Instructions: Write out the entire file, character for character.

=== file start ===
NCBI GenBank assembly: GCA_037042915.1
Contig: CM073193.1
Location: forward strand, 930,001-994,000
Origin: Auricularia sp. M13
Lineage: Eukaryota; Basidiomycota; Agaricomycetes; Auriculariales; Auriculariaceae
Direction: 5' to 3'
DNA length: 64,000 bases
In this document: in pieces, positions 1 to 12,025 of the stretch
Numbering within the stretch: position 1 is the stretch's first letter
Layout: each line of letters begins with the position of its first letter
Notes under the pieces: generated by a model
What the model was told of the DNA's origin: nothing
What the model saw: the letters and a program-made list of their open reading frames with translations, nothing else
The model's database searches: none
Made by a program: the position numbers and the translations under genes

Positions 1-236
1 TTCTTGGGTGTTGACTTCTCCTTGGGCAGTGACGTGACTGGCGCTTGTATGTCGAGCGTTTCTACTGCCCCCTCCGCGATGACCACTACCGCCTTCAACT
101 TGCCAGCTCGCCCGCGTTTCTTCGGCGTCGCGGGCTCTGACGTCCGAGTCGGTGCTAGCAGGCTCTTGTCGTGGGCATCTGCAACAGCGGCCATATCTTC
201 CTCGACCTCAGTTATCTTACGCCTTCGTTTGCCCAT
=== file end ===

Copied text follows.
NCBI GenBank assembly: GCA_037042915.1
Contig: CM073193.1
Location: forward strand, 930,001-994,000
Origin: Auricularia sp. M13
Lineage: Eukaryota; Basidiomycota; Agaricomycetes; Auriculariales; Auriculariaceae
Direction: 5' to 3'
DNA length: 64,000 bases
In this document: in pieces, positions 1 to 12,025 of the stretch
Numbering within the stretch: position 1 is the stretch's first letter
Layout: each line of letters begins with the position of its first letter
Notes under the pieces: generated by a model
What the model was told of the DNA's origin: nothing
What the model saw: the letters and a program-made list of their open reading frames with translations, nothing else
The model's database searches: none
Made by a program: the position numbers and the translations under genes

Positions 1-236
1 TTCTTGGGTGTTGACTTCTCCTTGGGCAGTGACGTGACTGGCGCTTGTATGTCGAGCGTTTCTACTGCCCCCTCCGCGATGACCACTACCGCCTTCAACT
101 TGCCAGCTCGCCCGCGTTTCTTCGGCGTCGCGGGCTCTGACGTCCGAGTCGGTGCTAGCAGGCTCTTGTCGTGGGCATCTGCAACAGCGGCCATATCTTC
201 CTCGACCTCAGTTATCTTACGCCTTCGTTTGCCCAT